When genetic pollution of our agriculture plants occurs, multiple segments of our society stand to suffer consequences. Farmers who wish to plant wild-type, unmodified crops may find their stocks contaminated and may be force to abandon an entire year worth of crop or perhaps take even more drastic measures to ensure stock purity. Consumers may find their grocery bags filled with fruits and vegetables containing unwanted genetic modifications. Most importantly, our society at large may suffer the consequences due to artificial disturbances to our natural ecosystem. For the potential plaintiffs that can be harmed by agricultural genetic pollution, the prospect of receiving injunction is highly uncertain. In order for a court to grant injunction against a defendant, a plaintiff must prove that an irreparable injury is “likely” to occur.[iii] Injuries cause by genetic pollution are prospective and, to an extent, speculative, and courts have repeatedly denied injunctive reliefs in cases involving possible GMO contaminations.[iv] Once the modified crops are planted, and the harms become obvious, the damage is already done and is extremely difficult, if not impossible, to reverse.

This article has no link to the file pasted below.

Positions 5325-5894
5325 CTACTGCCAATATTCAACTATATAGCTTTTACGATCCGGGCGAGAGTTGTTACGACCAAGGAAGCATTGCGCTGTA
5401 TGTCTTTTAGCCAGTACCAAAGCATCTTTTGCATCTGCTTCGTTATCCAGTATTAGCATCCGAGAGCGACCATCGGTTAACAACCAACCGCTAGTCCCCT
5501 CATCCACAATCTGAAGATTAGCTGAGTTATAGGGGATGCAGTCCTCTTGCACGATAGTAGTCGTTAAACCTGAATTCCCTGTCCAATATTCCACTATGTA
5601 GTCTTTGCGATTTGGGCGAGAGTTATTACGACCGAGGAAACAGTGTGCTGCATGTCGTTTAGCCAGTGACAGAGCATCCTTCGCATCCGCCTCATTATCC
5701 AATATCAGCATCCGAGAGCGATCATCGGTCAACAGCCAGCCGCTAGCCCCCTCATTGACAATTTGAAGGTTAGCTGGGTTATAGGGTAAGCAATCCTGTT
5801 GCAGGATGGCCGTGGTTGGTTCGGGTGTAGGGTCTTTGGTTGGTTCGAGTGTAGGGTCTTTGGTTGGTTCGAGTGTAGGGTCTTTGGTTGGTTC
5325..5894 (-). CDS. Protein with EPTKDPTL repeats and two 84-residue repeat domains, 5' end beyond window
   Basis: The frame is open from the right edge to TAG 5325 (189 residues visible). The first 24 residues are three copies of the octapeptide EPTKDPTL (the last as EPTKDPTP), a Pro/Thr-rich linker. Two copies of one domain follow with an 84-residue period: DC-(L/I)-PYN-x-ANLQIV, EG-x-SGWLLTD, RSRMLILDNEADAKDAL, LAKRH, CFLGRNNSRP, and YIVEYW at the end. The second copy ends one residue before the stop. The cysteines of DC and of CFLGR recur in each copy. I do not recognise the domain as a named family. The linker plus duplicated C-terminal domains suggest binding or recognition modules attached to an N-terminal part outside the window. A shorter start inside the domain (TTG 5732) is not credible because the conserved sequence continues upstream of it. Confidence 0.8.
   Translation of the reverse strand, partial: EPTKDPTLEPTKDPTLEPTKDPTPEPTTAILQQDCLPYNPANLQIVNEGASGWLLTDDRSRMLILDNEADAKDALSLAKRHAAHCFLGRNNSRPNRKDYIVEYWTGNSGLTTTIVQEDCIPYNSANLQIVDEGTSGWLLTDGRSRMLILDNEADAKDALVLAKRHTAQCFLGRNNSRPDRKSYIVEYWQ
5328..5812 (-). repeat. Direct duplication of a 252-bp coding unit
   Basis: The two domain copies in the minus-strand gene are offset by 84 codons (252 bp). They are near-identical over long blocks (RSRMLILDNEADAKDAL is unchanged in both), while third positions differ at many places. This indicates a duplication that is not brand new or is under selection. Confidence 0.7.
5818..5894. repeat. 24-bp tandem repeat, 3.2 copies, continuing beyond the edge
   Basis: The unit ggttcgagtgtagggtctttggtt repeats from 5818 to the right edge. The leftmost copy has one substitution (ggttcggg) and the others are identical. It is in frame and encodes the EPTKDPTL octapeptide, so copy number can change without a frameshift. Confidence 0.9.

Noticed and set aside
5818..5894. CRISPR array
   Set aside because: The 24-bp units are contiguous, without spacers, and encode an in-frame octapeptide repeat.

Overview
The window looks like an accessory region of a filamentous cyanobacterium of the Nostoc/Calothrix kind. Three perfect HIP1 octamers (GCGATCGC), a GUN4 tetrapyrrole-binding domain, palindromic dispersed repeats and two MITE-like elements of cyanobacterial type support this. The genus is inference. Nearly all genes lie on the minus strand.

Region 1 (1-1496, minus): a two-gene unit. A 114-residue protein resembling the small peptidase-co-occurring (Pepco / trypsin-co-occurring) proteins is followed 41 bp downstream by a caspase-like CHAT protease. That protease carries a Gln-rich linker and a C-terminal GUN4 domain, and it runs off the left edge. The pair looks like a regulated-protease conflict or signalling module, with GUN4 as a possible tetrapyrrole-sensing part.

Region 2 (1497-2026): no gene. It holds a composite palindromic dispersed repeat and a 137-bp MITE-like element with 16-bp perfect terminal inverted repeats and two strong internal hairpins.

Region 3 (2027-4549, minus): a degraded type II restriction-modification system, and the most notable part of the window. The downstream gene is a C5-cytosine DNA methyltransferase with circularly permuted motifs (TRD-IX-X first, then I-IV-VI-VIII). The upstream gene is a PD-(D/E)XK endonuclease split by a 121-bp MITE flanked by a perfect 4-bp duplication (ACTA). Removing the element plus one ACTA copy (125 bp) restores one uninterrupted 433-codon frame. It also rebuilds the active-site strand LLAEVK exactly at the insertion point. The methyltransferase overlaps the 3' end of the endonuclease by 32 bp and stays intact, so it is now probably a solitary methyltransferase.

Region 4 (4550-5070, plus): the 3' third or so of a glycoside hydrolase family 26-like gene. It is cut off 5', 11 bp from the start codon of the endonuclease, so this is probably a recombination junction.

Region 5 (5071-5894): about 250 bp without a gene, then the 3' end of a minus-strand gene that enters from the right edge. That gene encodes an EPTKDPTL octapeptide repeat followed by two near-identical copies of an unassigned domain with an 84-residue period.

The Center for Food Safety v. Vilsack series of cases offers an alternative potential remedy for prospective plaintiffs presently facing the unknown harms of agricultural genetic pollutions.[v] Instead of seeking injunctive relief, potential plaintiffs may be able to prevent their crops from being contaminated by genetically modified strands through Federal administrative processes. The CfFS v. Vilsack cases pertain to the deregulation of Roundup Ready sugar beets, a type of genetically modified beets developed by the companies Monsanto and Betaseeds (Monsanto). The Roundup Ready strand was previously regulated by the Animal and Plant Health Inspection Service (APHIS), an agency under the auspice of the U.S. Department of Agriculture. In 2009, APHIS decided to deregulate the planting of Roundup Ready in response to a petition filed by Monsanto. The deregulation proceeded without  completion of a comprehensive environmental impact statement (EIS) as required by the National Environmental Policy Act (NEPA) because APHIS did not consider the potential effects Roundup Ready beets as “significant.”[vi] The plaintiff, representing various wild-type sugar beet growers in Oregon, filed suit to compel the production of an EIS as well as to prevent Monsanto from releasing any Roundup Ready seed until the EIS is complete.[vii]